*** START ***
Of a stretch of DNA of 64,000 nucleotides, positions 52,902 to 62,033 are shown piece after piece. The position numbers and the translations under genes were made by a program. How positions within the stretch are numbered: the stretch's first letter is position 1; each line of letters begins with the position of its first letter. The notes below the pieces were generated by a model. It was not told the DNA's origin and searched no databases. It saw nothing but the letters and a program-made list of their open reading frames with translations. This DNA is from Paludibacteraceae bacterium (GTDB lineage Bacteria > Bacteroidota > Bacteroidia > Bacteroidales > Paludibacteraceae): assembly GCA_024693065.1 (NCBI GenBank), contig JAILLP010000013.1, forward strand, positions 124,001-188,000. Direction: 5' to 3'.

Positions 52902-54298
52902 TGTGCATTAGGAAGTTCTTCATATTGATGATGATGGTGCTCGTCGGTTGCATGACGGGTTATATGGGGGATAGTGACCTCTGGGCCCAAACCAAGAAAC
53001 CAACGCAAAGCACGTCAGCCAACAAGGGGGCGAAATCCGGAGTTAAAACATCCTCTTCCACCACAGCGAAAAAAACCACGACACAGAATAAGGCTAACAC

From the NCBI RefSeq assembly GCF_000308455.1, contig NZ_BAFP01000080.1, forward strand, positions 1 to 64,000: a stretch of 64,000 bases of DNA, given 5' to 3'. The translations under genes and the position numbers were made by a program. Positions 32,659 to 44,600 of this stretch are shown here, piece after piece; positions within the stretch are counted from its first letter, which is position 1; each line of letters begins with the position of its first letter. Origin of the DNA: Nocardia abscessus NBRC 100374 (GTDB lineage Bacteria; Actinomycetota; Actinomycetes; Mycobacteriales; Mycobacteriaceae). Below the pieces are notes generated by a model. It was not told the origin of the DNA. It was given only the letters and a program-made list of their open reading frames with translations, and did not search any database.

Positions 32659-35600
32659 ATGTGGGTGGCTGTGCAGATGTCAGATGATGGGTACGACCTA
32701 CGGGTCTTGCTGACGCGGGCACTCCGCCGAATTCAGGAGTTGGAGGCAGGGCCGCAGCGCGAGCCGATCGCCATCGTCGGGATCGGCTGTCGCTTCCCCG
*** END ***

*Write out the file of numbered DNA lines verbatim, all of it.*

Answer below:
Of a stretch of DNA of 64,000 nucleotides, positions 52,902 to 62,033 are shown piece after piece. The position numbers and the translations under genes were made by a program. How positions within the stretch are numbered: the stretch's first letter is position 1; each line of letters begins with the position of its first letter. The notes below the pieces were generated by a model. It was not told the DNA's origin and searched no databases. It saw nothing but the letters and a program-made list of their open reading frames with translations. This DNA is from Paludibacteraceae bacterium (GTDB lineage Bacteria > Bacteroidota > Bacteroidia > Bacteroidales > Paludibacteraceae): assembly GCA_024693065.1 (NCBI GenBank), contig JAILLP010000013.1, forward strand, positions 124,001-188,000. Direction: 5' to 3'.

Positions 52902-54298
52902 TGTGCATTAGGAAGTTCTTCATATTGATGATGATGGTGCTCGTCGGTTGCATGACGGGTTATATGGGGGATAGTGACCTCTGGGCCCAAACCAAGAAAC
53001 CAACGCAAAGCACGTCAGCCAACAAGGGGGCGAAATCCGGAGTTAAAACATCCTCTTCCACCACAGCGAAAAAAACCACGACACAGAATAAGGCTAACAC

From the NCBI RefSeq assembly GCF_000308455.1, contig NZ_BAFP01000080.1, forward strand, positions 1 to 64,000: a stretch of 64,000 bases of DNA, given 5' to 3'. The translations under genes and the position numbers were made by a program. Positions 32,659 to 44,600 of this stretch are shown here, piece after piece; positions within the stretch are counted from its first letter, which is position 1; each line of letters begins with the position of its first letter. Origin of the DNA: Nocardia abscessus NBRC 100374 (GTDB lineage Bacteria; Actinomycetota; Actinomycetes; Mycobacteriales; Mycobacteriaceae). Below the pieces are notes generated by a model. It was not told the origin of the DNA. It was given only the letters and a program-made list of their open reading frames with translations, and did not search any database.

Positions 32659-35600
32659 ATGTGGGTGGCTGTGCAGATGTCAGATGATGGGTACGACCTA
32701 CGGGTCTTGCTGACGCGGGCACTCCGCCGAATTCAGGAGTTGGAGGCAGGGCCGCAGCGCGAGCCGATCGCCATCGTCGGGATCGGCTGTCGCTTCCCCG